This paper synthesizes the findings of research in Malawi to explore how gender roles and relations affect the way in which key diseases of poverty are experienced at the community level. The paper also documents strategies for translating gendered research findings into policy and practice. First, it highlights background information on Malawi and gives an overview of the three key diseases of poverty, namely tuberculosis, malaria and HIV/AIDS. Next, it introduces the Research on Equity and Community Health (REACH) Trust and documents its research work on gender and equity in diseases of poverty. This is followed by a conceptual framework on how gender shapes vulnerability to diseases; access and adherence to services; and the impact of being ill on individuals and households. Strategies for facilitating the uptake of gender-sensitive research findings in the design of policy and interventions are then analysed.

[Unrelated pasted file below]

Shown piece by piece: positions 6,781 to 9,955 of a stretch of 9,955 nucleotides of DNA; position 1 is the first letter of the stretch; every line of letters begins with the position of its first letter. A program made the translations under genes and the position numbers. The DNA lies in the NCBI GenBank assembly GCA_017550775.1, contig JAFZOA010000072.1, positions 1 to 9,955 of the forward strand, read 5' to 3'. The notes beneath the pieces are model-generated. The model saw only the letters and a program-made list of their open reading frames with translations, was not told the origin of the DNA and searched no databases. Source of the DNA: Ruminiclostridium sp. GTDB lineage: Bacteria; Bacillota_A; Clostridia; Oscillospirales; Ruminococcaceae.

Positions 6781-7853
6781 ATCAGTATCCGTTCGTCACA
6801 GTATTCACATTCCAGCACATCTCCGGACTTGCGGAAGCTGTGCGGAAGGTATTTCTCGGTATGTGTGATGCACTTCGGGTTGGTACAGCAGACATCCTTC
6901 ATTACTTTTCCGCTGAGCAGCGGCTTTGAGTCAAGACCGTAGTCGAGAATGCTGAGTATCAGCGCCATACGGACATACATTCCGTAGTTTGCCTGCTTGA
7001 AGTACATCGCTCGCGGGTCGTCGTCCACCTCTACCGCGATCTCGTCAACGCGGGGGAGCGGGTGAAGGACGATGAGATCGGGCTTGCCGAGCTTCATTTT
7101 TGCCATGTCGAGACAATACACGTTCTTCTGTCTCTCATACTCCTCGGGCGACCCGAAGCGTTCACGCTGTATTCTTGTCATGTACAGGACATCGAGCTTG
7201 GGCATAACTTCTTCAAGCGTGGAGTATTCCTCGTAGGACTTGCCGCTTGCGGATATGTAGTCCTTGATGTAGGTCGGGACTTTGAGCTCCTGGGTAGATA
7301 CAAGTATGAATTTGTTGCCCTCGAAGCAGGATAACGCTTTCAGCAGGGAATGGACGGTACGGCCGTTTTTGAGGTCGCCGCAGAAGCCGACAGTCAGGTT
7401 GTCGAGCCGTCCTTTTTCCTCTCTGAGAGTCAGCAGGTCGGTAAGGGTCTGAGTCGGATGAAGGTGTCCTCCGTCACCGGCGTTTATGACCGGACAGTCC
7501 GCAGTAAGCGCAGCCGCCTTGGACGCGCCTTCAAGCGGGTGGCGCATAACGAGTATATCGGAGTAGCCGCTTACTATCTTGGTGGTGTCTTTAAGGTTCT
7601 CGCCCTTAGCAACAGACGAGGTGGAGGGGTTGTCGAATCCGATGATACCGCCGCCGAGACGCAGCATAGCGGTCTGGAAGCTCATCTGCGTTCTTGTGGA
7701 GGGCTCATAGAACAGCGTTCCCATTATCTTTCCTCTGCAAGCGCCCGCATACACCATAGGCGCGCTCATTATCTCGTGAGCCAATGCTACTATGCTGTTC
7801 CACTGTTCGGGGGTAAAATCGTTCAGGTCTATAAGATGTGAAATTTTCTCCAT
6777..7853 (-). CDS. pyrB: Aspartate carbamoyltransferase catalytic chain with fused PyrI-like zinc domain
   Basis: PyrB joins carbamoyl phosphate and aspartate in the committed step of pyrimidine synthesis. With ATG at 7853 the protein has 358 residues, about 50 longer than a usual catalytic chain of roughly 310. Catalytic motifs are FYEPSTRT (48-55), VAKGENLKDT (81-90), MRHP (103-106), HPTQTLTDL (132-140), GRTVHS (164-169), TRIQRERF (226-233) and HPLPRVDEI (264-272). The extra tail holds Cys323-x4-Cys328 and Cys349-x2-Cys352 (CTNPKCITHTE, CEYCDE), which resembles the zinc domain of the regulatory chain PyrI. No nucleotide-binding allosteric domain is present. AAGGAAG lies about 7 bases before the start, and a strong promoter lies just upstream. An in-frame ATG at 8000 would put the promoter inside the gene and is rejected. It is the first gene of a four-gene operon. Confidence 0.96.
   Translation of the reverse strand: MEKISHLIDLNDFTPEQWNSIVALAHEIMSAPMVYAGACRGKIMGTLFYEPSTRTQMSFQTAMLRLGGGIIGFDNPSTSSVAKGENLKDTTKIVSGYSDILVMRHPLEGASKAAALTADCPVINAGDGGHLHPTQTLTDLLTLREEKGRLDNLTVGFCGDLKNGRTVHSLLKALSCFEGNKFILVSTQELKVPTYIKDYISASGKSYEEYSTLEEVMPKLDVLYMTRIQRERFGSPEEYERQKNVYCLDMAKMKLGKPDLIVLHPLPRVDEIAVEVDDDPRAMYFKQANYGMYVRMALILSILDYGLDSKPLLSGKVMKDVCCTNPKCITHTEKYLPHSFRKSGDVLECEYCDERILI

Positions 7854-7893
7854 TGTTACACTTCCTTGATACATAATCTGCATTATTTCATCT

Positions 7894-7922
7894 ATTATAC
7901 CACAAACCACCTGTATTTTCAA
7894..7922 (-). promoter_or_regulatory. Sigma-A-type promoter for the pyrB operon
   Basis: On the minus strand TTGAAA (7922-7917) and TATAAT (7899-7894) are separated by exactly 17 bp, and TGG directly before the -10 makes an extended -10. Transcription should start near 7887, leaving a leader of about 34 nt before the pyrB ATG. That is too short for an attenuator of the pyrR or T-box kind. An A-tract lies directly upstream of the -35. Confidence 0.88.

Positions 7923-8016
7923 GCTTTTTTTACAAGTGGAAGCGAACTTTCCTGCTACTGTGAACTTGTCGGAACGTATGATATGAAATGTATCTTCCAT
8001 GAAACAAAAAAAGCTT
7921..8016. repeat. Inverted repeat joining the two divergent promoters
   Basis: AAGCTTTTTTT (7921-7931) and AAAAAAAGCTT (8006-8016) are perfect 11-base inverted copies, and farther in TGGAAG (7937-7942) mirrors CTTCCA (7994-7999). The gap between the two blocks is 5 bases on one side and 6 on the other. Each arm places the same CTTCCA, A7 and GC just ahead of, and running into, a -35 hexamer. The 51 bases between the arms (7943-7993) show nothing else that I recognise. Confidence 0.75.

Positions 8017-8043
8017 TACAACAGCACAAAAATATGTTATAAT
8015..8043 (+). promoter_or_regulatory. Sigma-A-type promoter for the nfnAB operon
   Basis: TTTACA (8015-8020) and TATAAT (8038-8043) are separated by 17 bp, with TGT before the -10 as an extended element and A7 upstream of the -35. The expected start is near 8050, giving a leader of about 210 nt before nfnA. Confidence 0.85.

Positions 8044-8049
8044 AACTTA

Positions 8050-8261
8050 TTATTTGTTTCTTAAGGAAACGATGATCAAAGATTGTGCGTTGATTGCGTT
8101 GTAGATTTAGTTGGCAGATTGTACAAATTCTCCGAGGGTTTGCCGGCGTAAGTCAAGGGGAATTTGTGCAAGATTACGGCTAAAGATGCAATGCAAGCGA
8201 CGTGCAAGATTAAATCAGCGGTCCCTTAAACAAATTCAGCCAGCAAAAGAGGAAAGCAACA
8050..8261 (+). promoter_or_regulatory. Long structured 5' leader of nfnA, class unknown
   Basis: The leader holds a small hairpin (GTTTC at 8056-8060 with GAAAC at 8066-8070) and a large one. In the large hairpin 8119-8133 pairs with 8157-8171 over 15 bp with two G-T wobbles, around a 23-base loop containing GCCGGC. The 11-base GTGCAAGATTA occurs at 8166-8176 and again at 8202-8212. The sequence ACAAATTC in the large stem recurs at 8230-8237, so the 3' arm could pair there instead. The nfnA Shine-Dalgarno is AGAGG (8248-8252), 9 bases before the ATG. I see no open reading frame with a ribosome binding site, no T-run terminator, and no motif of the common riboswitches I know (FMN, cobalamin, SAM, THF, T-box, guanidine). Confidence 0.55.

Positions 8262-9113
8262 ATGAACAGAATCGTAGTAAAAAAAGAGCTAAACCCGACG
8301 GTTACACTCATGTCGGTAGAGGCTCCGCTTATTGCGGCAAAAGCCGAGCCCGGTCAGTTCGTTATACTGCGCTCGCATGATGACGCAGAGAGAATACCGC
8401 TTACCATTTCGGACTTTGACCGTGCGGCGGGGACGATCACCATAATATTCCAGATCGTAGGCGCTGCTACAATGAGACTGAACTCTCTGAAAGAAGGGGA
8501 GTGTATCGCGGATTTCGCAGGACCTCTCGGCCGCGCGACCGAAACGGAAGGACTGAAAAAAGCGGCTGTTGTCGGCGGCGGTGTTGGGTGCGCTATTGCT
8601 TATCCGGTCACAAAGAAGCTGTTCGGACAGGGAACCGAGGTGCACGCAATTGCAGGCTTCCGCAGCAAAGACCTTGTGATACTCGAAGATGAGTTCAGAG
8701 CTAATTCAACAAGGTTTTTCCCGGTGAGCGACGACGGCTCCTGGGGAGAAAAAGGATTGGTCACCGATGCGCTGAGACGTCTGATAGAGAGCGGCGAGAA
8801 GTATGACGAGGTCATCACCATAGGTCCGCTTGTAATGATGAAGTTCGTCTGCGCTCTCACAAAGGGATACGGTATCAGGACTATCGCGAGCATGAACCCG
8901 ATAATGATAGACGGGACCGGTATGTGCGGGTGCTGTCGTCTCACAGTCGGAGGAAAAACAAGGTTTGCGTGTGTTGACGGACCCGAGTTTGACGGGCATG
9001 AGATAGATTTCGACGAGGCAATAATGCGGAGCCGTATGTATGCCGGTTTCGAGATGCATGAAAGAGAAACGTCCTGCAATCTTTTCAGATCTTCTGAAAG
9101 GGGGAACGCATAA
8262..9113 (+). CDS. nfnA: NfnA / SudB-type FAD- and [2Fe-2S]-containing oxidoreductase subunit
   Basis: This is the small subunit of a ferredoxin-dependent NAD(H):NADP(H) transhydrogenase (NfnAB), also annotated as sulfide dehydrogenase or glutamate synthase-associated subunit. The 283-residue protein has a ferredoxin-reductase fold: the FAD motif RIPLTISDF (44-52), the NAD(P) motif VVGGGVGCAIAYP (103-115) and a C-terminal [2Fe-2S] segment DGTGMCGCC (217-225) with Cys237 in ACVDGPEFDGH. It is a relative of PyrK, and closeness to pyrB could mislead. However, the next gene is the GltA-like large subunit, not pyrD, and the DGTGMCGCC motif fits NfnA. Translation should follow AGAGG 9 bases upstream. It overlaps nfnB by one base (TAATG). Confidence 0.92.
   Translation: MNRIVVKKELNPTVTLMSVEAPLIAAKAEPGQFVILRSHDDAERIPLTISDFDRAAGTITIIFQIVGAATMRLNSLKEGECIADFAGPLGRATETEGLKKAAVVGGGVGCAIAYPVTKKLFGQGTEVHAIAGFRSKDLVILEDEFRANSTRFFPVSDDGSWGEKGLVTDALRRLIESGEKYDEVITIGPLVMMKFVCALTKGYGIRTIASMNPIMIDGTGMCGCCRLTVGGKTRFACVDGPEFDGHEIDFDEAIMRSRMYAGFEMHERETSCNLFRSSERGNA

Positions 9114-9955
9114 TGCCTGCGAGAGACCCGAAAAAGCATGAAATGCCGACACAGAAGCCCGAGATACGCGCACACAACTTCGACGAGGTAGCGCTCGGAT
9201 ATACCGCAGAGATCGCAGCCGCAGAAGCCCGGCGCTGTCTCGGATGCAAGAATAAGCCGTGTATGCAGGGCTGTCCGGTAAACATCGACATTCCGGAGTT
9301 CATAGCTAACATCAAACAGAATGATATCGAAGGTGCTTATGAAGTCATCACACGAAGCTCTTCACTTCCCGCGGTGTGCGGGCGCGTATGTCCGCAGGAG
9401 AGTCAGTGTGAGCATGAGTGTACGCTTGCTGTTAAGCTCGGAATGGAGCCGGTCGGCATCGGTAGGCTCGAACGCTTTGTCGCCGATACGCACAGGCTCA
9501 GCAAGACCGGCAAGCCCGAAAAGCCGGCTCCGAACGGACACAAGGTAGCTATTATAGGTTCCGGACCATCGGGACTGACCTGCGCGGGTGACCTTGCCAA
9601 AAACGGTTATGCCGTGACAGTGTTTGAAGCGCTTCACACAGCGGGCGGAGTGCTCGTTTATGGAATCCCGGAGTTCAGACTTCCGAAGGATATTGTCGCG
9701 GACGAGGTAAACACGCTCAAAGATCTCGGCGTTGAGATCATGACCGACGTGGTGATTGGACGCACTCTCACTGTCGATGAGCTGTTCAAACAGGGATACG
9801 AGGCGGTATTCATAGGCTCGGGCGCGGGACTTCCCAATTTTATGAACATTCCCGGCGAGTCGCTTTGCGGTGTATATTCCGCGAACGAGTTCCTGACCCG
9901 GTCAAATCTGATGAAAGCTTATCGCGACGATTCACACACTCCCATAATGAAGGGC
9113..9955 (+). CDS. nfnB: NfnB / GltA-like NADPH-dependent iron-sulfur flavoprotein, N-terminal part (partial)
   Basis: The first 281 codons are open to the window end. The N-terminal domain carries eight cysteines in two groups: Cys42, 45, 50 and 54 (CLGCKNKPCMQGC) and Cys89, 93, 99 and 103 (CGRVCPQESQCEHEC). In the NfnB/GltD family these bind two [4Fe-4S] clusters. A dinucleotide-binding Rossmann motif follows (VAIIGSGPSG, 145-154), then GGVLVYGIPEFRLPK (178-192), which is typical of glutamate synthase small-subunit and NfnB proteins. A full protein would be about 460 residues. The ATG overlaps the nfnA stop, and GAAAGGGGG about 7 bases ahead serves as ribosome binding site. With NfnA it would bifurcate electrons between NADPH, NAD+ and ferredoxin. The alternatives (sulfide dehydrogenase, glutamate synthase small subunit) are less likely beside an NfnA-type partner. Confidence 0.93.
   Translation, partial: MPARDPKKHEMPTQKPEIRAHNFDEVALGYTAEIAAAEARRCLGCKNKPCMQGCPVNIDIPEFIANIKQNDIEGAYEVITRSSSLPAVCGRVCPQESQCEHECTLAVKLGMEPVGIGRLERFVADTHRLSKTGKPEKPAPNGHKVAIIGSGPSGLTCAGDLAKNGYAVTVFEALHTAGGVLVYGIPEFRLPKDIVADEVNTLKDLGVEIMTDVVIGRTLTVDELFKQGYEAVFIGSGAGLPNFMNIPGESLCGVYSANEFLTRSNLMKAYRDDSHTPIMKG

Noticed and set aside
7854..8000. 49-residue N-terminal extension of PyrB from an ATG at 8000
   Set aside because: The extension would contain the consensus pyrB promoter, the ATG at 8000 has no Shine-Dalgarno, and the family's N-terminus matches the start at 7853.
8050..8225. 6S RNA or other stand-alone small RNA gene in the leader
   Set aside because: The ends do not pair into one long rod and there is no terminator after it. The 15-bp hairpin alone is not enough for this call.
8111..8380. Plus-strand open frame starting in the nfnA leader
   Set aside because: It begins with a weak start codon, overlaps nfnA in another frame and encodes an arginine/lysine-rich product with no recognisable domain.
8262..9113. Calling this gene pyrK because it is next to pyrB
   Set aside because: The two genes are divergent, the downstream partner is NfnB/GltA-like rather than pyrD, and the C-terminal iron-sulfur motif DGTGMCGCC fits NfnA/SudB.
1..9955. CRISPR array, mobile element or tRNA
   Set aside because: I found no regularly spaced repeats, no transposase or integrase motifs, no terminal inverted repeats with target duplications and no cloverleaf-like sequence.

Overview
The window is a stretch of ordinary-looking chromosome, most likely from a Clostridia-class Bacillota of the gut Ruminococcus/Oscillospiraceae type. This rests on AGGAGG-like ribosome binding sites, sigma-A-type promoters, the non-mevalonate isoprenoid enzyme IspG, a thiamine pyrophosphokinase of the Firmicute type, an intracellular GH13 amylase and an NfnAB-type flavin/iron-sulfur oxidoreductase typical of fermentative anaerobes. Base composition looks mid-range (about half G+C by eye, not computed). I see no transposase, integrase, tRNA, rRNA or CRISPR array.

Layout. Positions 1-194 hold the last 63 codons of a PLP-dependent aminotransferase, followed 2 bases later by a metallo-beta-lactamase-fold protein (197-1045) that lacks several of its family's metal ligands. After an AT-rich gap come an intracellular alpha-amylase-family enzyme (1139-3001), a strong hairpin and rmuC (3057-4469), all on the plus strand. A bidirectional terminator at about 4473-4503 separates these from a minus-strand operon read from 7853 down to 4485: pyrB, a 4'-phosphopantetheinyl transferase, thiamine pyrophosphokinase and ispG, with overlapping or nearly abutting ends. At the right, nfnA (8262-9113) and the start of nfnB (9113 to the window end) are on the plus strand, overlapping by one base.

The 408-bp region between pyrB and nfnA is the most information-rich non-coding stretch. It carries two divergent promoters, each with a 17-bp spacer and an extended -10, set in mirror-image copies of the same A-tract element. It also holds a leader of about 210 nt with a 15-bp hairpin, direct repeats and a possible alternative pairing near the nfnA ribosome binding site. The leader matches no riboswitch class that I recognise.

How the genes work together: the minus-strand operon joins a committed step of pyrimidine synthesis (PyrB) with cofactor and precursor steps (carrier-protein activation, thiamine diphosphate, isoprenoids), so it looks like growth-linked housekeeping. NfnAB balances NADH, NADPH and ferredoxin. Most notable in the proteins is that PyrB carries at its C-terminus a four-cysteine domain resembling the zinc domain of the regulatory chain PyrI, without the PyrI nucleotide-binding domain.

Nhlema Simwaka, B.; Makwiza, I.; Sanudi, L.; Nkhonjera, P.; Theobald, S,. Engendering communicable disease policy and practice: Experiences from Malawi. In: Gender and health: policy and practice. A global sourcebook. KIT Publishers, Oxfam GB, Amsterdam, Oxford, The Netherlands, UK (2006)